AUSTIN (KXAN) — The Texas health department began a massive overhaul which will consolidate 4,000 employees and 120 departments. The goal is to create easier and faster healthcare for you.
Healthcare advocates are eagerly watching to see if everything will go smoothly as Health and Human Services moves from five department to three.
The thing you’ll notice now is a new website up for Texas Health and Human Services, designed with the goal of making it easier for people to find care faster. Behind the scenes, it will take a few years before all the reforms are finished.
“The goal of this reorganization is to make the system easier to navigate for those who rely on state services. We have been working closely with the agency to make the transition as seamless as possible,” said Senator Jane Nelson, R- Flower Mound.
These reforms came out of the “Sunset” review process, a state watchdog agency that analyses departments every few years and suggests reforms.
In 2015, lawmakers made the suggested changes reality.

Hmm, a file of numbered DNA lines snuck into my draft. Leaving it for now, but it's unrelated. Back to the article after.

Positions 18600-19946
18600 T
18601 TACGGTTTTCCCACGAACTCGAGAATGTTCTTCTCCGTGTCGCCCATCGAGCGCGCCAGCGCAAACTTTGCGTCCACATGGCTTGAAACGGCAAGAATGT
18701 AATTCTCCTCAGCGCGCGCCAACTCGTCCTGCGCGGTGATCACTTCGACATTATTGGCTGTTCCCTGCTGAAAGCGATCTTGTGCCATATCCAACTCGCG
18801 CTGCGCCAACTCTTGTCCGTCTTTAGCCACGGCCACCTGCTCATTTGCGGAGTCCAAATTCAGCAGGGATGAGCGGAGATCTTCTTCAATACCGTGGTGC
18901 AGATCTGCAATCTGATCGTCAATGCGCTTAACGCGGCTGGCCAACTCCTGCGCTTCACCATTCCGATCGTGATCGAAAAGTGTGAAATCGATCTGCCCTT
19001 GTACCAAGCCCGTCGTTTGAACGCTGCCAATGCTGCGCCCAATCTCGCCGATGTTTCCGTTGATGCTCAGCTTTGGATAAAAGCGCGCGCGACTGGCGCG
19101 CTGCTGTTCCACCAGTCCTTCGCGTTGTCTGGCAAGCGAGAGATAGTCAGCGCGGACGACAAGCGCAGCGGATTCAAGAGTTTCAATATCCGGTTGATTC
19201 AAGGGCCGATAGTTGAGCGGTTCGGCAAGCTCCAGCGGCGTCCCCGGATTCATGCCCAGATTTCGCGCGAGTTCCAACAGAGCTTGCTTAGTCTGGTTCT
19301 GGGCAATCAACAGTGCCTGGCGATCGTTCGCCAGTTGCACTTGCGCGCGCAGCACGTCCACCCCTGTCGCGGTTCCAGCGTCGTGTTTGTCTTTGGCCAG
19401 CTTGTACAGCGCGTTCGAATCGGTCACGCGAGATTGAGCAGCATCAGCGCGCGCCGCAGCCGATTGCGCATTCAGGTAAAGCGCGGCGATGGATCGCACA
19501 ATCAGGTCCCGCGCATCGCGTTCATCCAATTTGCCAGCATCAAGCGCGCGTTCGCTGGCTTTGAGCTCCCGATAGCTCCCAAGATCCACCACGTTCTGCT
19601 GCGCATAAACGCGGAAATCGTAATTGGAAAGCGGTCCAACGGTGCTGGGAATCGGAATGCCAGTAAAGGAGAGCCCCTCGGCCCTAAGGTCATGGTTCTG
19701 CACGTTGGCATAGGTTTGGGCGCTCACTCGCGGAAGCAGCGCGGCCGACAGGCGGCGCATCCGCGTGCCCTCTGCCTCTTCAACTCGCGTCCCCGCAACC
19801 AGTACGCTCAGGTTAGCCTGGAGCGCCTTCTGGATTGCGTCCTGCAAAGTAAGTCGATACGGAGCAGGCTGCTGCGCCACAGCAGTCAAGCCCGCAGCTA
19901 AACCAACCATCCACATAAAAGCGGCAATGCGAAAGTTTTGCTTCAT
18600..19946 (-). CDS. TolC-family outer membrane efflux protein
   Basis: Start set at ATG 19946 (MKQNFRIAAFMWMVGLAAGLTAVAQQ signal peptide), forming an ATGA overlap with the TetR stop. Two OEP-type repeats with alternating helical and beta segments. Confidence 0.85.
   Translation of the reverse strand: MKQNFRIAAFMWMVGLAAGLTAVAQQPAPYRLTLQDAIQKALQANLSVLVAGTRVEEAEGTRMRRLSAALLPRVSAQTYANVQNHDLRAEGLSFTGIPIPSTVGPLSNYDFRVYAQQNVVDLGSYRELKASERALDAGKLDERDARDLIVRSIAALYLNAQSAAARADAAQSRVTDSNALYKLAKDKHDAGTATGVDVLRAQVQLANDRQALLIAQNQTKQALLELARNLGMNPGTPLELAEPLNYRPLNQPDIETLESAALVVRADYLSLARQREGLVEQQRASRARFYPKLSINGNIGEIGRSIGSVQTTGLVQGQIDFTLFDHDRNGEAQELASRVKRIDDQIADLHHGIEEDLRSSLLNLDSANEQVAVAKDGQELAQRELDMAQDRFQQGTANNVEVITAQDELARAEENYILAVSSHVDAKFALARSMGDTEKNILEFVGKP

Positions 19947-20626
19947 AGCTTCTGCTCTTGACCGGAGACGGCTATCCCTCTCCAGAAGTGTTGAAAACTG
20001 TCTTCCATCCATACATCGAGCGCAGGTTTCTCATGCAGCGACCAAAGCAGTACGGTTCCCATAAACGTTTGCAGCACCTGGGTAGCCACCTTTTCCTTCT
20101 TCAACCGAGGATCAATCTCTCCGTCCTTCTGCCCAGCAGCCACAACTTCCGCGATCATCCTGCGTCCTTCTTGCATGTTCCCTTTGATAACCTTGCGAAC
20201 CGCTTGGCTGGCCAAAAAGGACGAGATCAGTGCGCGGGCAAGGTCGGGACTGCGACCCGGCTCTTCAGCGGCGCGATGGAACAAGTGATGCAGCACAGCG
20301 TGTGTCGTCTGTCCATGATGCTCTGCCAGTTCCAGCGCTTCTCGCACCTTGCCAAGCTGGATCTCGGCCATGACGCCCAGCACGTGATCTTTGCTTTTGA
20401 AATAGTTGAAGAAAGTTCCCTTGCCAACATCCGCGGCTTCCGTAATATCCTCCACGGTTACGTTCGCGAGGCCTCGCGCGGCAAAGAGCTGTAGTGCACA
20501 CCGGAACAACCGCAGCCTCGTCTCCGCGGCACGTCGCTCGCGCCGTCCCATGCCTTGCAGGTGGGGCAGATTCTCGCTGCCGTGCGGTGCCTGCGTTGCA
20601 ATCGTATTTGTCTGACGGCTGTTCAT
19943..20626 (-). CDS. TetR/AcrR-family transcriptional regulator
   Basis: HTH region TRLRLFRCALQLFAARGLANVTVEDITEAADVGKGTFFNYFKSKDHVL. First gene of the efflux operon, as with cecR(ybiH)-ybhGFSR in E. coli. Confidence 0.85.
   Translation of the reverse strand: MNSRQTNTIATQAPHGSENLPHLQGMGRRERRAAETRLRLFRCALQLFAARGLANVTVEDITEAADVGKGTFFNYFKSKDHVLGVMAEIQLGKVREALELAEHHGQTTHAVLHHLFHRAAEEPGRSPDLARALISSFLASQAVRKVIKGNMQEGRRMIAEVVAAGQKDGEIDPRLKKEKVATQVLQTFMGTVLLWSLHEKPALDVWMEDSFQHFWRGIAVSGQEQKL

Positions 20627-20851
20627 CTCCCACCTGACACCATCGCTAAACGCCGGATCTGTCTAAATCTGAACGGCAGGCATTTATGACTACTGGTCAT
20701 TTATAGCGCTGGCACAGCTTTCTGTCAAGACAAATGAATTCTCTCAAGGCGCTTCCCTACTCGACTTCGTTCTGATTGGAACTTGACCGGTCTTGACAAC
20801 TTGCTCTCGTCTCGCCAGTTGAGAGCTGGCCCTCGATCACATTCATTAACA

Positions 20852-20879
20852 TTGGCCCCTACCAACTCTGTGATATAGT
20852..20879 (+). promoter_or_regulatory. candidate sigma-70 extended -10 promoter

Nelson was crucial in getting this “sunset bill” through the Texas legislature in 2015.
These are agencies that impact millions of Texans.
“It will license every nursing home in the state. These are entities that many families depend on and we count on them to be there,” said Amanda Fredriksen with AARP. She was worried when she first heard Texas was eliminating the department they work with every day, the Department of Aging and Disability Services. But she was reassured when she found that an “office on aging services” would still exist under the new structure, geared to improve nursing homes.
“They can find where they can get help. They know who to call. They know how to locate services. They know what’s available to them,” said Fredriksen. But how these changes will impact your daily life is yet to be seen.
“With the best of intentions and the best of planning, it’s always somewhat disruptive to re-organize programs,” said Anne Dunkelberg with the Center for Public Policy Priorities. She says this happens every decade or so and they run the risk of hiccups.
“The big concern is whether the average Texan out there who needs a birth certificate or needs to get a family member some mental health services or needs to report to Child Protective Services, that all of those things are easy to do right off the bat,” said Dunkelberg.
If all goes to plan; the only change you’ll see is a good one. Lawmakers hope they don’t jeopardize care.
There are more than 7 million children in the state of Texas. According to the Center for Public Policy Priorities and Federal data, 3.5 million Texas children are on Medicaid.
Health and Human Services oversees and regulates Medicaid.